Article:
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Education Minister Nobutaka Machimura told an advisory panel Wednesday to come up with concrete recommendations on mandatory community service by elementary through high school students.

The Central Education Council was also told to make suggestions about another part of the controversial plan that would require young people over 18 to engage in community services for limited periods of time.

Machimura, minister of education, culture, sports, science and technology, wants the resulting recommendations on measures to achieve four ends — promote community services by children and youths, improve the licensing of educators, reform the higher-education system and promote children’s health.

On March 13, the government submitted to the Diet amendments to the School Education Law to add a clause stipulating that elementary, junior high and high schools must provide more opportunities for students to participate in social services, nature activities and other field activities. The ministry hopes the bill will clear the house by the end of the current Diet session on June 29.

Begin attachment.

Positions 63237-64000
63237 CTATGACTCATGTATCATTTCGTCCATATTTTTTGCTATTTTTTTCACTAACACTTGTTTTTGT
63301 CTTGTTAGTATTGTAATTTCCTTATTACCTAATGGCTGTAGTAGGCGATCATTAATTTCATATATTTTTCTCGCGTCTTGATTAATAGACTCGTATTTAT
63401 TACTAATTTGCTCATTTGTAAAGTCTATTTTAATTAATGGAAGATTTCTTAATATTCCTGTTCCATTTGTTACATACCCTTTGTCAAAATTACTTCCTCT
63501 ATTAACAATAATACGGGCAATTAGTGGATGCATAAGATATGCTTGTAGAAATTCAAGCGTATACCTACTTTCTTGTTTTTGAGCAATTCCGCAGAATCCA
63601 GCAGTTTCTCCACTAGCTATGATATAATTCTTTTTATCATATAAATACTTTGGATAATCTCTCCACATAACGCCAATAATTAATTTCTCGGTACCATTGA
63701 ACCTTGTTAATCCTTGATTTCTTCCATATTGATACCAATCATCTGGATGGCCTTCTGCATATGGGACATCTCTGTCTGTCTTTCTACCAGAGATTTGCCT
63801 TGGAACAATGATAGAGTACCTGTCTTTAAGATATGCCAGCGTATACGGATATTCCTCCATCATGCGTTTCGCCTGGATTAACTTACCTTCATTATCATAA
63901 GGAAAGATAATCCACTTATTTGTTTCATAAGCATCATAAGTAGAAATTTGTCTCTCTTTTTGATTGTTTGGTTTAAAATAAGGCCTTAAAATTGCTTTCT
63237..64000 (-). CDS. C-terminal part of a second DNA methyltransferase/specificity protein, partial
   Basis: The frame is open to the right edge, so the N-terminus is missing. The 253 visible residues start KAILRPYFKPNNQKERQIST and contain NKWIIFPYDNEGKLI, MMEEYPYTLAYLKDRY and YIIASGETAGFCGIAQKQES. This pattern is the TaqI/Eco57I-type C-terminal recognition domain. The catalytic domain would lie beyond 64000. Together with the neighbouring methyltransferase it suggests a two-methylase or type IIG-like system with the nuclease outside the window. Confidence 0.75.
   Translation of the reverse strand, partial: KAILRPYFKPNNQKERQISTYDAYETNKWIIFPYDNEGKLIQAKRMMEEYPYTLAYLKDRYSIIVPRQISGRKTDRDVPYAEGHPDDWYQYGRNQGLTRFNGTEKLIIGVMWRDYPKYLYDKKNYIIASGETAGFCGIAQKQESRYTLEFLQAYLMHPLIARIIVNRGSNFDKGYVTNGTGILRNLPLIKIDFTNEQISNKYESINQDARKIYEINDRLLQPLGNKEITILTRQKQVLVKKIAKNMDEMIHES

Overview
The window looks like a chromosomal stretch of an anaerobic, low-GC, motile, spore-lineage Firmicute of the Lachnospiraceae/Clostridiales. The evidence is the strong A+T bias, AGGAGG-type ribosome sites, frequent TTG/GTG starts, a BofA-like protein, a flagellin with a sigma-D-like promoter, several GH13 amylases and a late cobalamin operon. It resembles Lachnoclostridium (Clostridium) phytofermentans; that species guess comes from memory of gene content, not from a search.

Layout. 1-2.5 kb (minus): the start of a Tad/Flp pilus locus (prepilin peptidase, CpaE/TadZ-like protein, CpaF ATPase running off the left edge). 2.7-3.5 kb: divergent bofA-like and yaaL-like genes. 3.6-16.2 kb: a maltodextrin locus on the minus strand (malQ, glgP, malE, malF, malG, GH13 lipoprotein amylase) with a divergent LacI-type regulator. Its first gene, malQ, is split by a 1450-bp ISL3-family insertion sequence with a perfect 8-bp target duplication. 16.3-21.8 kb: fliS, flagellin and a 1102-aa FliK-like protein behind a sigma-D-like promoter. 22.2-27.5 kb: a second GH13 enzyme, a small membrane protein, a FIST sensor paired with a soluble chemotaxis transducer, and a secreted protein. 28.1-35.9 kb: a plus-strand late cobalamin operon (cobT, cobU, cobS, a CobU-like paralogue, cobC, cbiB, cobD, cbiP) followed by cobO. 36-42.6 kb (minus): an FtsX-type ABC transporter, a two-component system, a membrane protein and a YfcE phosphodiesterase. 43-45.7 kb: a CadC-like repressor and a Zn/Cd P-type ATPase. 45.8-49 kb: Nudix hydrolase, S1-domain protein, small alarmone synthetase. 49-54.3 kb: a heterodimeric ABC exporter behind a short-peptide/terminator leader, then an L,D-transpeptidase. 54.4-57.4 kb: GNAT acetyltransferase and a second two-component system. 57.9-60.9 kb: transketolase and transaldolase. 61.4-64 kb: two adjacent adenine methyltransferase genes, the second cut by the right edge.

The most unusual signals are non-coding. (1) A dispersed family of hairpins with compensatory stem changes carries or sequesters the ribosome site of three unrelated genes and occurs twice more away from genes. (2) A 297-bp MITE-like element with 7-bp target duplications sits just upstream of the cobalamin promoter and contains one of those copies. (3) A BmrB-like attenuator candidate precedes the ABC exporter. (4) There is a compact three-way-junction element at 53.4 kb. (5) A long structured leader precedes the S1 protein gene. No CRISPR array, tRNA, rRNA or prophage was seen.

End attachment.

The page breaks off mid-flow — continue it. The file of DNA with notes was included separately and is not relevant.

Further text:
In response to Wednesday’s request by the education minister, the council will work out concrete measures to activate volunteer and community services by students.

The panel will also study a framework to promote community service in various fields, including mandatory community work by young adults.

The community work proposals were put forth in December by the National Commission on Educational Reform, a private advisory panel to Prime Minister Yoshiro Mori.

In a speech Wednesday at a meeting of the council, which is chaired by Keio University President Yasuhiko Torii, Machimura said he plans to send another request to the panel asking it to make a recommendation on whether to amend the 1947 Fundamental Law of Education. Government officials said he is likely to make the request in June.

In its final report issued in December, the commission urged the government to review the basic education law and adapt Japan’s educational agenda to changes resulting from globalization and technological innovation.

The ministry’s “education renewal plan” for the 21st century urged the education council to wrap up debate on volunteer work by the end of March 2002.

However, the plan did not set a deadline for the council’s discussions on the revision of the basic education law.

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